If former Connecticut Sen. Joseph Lieberman becomes the new director of the Federal Bureau of Investigation, the agency will be run by one of America’s most outspoken supporters of mass surveillance. Lieberman has called for aggressive measures to crack down on government leaks, has tried to weaken whistleblower laws and has supported legislation that critics say would punish journalists. As FBI chief, he would be in a position to act on President Donald Trump’s reported desire to jail journalists who publish leaks of classified information.
Lieberman is now reportedly the frontrunner for the FBI job. On Wednesday, after he met with Trump to discuss potentially taking fired FBI Director Jim Comey’s job, the president signaled his preference for the former Connecticut senator, aides told Politico.
Lieberman currently works at Trump’s longtime law firm, Kasowitz, Benson, Torres and Friedman — a link prompting assertions that he would have an inappropriate conflict of interest for someone who would lead a law enforcement agency amid an investigation into the Trump administration’s contacts with foreign governments. Lieberman has in recent months publicly praised Michael Flynn — one of the key Trump figures in the law enforcement investigation — and his political group has previously labeled Trump a bipartisan problem-solver.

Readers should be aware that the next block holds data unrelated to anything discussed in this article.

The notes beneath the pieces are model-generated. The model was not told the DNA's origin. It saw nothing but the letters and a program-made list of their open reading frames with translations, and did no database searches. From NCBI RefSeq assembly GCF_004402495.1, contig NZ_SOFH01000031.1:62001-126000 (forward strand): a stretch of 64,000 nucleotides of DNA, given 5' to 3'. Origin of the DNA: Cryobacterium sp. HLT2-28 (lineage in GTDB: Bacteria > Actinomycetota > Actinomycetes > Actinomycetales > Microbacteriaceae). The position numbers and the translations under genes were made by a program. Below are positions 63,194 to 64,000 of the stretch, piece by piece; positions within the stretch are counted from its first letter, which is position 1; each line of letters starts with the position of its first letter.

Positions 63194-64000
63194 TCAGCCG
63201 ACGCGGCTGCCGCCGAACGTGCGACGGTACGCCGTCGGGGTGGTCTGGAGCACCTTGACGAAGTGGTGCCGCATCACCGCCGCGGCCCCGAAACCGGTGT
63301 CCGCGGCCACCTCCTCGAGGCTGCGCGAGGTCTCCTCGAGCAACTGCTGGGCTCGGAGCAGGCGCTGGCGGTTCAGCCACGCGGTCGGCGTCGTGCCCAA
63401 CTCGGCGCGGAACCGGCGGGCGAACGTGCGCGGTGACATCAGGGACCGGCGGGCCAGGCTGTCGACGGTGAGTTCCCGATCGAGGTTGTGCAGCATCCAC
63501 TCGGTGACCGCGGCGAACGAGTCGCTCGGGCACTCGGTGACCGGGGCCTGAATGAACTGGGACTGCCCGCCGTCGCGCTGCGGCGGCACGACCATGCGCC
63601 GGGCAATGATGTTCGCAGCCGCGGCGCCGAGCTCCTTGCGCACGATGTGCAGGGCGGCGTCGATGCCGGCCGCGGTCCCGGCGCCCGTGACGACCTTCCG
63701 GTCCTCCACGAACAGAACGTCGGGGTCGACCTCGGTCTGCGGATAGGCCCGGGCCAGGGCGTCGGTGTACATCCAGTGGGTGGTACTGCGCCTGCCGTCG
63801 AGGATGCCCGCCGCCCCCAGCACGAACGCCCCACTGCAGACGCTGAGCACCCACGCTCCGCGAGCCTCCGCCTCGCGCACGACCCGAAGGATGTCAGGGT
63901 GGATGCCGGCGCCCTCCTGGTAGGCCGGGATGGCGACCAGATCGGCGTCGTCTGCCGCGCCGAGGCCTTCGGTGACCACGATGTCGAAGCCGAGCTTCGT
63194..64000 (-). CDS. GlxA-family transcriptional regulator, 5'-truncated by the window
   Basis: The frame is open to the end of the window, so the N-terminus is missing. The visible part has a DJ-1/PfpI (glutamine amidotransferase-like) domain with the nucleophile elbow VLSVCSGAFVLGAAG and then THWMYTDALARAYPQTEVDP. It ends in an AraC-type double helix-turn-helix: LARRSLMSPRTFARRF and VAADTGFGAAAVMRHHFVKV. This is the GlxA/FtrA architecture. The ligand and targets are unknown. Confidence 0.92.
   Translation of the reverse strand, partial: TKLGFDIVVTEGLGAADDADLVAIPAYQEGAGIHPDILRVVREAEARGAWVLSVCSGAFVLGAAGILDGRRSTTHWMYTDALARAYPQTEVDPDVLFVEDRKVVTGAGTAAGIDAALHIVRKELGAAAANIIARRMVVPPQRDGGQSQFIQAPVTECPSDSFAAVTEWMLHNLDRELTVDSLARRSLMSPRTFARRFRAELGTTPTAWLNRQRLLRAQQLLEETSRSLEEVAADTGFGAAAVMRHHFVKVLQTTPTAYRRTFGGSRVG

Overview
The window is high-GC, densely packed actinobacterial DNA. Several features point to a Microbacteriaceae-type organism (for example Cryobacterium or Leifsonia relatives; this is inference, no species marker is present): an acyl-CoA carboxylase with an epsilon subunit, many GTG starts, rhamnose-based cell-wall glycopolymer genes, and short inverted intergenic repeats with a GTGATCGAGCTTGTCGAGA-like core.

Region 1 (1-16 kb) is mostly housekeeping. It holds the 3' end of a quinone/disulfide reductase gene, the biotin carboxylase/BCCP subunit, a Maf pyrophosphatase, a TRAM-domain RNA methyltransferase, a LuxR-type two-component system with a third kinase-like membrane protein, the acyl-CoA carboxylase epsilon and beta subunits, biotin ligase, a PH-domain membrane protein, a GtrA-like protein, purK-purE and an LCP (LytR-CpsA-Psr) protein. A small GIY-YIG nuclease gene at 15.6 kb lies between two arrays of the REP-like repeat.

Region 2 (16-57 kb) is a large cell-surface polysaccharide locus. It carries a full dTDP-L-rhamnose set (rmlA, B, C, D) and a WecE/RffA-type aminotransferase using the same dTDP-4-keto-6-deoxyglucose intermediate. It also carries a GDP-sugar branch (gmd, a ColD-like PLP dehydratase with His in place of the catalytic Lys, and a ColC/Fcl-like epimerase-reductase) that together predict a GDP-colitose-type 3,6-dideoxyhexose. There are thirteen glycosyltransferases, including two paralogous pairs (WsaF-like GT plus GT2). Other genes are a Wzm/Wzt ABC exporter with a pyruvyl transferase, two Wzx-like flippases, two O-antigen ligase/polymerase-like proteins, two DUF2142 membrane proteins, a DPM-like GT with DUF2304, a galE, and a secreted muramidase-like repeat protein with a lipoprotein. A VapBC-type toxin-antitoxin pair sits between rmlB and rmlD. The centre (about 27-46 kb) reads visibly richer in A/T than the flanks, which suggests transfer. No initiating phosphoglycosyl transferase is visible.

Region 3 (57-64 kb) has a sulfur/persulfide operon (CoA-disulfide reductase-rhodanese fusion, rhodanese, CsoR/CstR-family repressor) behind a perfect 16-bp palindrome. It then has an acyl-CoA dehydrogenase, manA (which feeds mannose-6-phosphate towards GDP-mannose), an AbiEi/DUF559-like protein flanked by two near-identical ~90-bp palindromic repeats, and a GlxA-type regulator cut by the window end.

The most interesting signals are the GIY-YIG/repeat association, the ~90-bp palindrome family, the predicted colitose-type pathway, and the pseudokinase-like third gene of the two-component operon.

Beyond his potential conflicts complicating the probe, Lieberman could also be a controversial nominee due to his positions on the law enforcement power that he would be in control of as FBI director.
During his time in the Senate, Lieberman was one of the most ardent supporters of expanding government surveillance.
In December 2010, for instance, Lieberman successfully pressured Amazon.com and the data visualization site Tableau to stop publishing charts that included materials believed to have originally been posted by WikiLeaks. His move was criticized by transparency groups as an affront to the First Amendment.
In 2009, as Chairman of the Senate Committee on Homeland Security and Government Affairs, he joined with ranking member Susan Collins in pushing a bill that would weaken protections for whistleblowers in the FBI. One whistleblower advocacy group published a letter saying the legislation “will set whistleblower protections back 30 years for hundreds of thousands of federal employees.”